Respect for soft power has not diminished. After the Taliban government in Afghanistan fell three years ago, the Foreign Minister of India arrived in Kabul to hail the new government with tapes of Bollywood movies to distribute throughout the city. And Chris Patten, the European commissioner for external affairs, has urged that soft power should not be underestimated: ‘Is China’, he wondered, ‘more likely to change because of the size of America’s defence budget or the superiority of America’s great universities, magnets for international scholarship?’ Recently the Financial Times stated that ‘to win the peace [in Iraq] the US will have to show as much skill in exercising soft power as it has in using hard power to win the war’.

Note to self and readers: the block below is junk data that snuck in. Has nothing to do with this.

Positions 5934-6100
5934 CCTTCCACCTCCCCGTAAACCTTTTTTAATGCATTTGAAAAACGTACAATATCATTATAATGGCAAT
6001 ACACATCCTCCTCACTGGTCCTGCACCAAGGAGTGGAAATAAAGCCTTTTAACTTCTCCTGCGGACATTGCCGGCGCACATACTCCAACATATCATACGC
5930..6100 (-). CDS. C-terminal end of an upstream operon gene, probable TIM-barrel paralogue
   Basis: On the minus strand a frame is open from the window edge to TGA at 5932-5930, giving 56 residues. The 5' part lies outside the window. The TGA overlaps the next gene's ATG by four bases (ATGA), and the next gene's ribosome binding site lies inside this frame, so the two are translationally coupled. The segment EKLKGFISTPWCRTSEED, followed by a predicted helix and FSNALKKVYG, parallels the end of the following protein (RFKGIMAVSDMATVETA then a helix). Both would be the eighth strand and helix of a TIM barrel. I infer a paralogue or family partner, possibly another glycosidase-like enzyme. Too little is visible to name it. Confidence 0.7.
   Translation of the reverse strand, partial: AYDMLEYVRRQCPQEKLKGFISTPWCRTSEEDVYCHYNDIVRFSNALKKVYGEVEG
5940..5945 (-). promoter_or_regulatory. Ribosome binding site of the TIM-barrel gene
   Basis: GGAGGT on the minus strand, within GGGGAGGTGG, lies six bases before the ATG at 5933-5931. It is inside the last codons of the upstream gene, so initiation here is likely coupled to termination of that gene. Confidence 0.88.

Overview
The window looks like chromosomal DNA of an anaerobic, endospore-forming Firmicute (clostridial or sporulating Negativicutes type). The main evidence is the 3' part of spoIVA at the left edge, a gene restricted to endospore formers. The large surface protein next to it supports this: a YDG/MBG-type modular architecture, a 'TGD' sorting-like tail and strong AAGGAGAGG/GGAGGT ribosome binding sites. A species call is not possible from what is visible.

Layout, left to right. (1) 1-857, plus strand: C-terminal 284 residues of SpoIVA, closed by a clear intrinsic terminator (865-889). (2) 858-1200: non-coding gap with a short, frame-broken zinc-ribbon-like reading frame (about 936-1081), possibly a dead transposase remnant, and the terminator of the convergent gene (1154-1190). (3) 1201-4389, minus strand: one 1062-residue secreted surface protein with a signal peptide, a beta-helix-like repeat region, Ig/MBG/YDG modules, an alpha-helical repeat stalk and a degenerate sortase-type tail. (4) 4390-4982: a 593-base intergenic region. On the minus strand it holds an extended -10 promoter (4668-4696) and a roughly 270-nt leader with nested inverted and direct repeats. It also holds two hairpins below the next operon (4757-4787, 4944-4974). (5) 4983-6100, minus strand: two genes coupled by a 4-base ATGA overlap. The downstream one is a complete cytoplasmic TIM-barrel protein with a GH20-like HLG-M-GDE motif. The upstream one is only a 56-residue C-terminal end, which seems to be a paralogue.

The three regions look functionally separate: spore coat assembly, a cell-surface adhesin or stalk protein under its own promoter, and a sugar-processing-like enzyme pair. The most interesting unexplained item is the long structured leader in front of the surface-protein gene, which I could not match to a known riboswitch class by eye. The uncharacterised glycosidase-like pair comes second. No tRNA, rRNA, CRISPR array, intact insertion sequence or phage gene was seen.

In a world defined by an information culture, where power is increasingly vested in knowledge economies, where no single state can rule by hard power alone now that terrorism has turned into privatized warfare, soft power has literally transformed the way in which global affairs are evaluated and conducted. Indeed, the ascendancy of soft power seems transparent to everyone except the cultural denizens who actually produce and arbitrate it. This was evident during the 2003 World Economic Forum at Davos, in the session on ‘Art and Diplomacy in a Time of Crisis’. The general blithering of the panel is summarized on the forum’s website: ‘The freewheeling discussion could be said to recall a Jackson Pollock painting: scattered yet colourful, intriguing and insightful. Consensus seemed to be reached on one point: art deserves – and artists should strive – to take a more central role in politics and diplomacy.’ The panel was in other words at a loss to formulate a coherent role for soft power.